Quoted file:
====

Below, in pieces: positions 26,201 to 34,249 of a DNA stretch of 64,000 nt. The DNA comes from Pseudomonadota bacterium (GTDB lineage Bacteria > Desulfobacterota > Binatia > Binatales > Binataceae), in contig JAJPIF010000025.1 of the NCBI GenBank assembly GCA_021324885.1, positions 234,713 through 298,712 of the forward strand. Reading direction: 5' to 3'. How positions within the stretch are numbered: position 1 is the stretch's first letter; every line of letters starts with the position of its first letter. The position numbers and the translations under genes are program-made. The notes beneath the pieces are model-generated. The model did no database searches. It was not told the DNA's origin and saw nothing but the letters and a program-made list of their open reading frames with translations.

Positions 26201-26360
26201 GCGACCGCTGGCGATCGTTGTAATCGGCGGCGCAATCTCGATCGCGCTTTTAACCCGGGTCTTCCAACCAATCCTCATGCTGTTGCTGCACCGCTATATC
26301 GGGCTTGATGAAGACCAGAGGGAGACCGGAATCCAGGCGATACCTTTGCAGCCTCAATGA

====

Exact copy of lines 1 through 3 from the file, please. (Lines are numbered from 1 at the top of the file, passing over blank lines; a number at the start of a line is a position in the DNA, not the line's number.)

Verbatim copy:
Below, in pieces: positions 26,201 to 34,249 of a DNA stretch of 64,000 nt. The DNA comes from Pseudomonadota bacterium (GTDB lineage Bacteria > Desulfobacterota > Binatia > Binatales > Binataceae), in contig JAJPIF010000025.1 of the NCBI GenBank assembly GCA_021324885.1, positions 234,713 through 298,712 of the forward strand. Reading direction: 5' to 3'. How positions within the stretch are numbered: position 1 is the stretch's first letter; every line of letters starts with the position of its first letter. The position numbers and the translations under genes are program-made. The notes beneath the pieces are model-generated. The model did no database searches. It was not told the DNA's origin and saw nothing but the letters and a program-made list of their open reading frames with translations.

Positions 26201-26360
26201 GCGACCGCTGGCGATCGTTGTAATCGGCGGCGCAATCTCGATCGCGCTTTTAACCCGGGTCTTCCAACCAATCCTCATGCTGTTGCTGCACCGCTATATC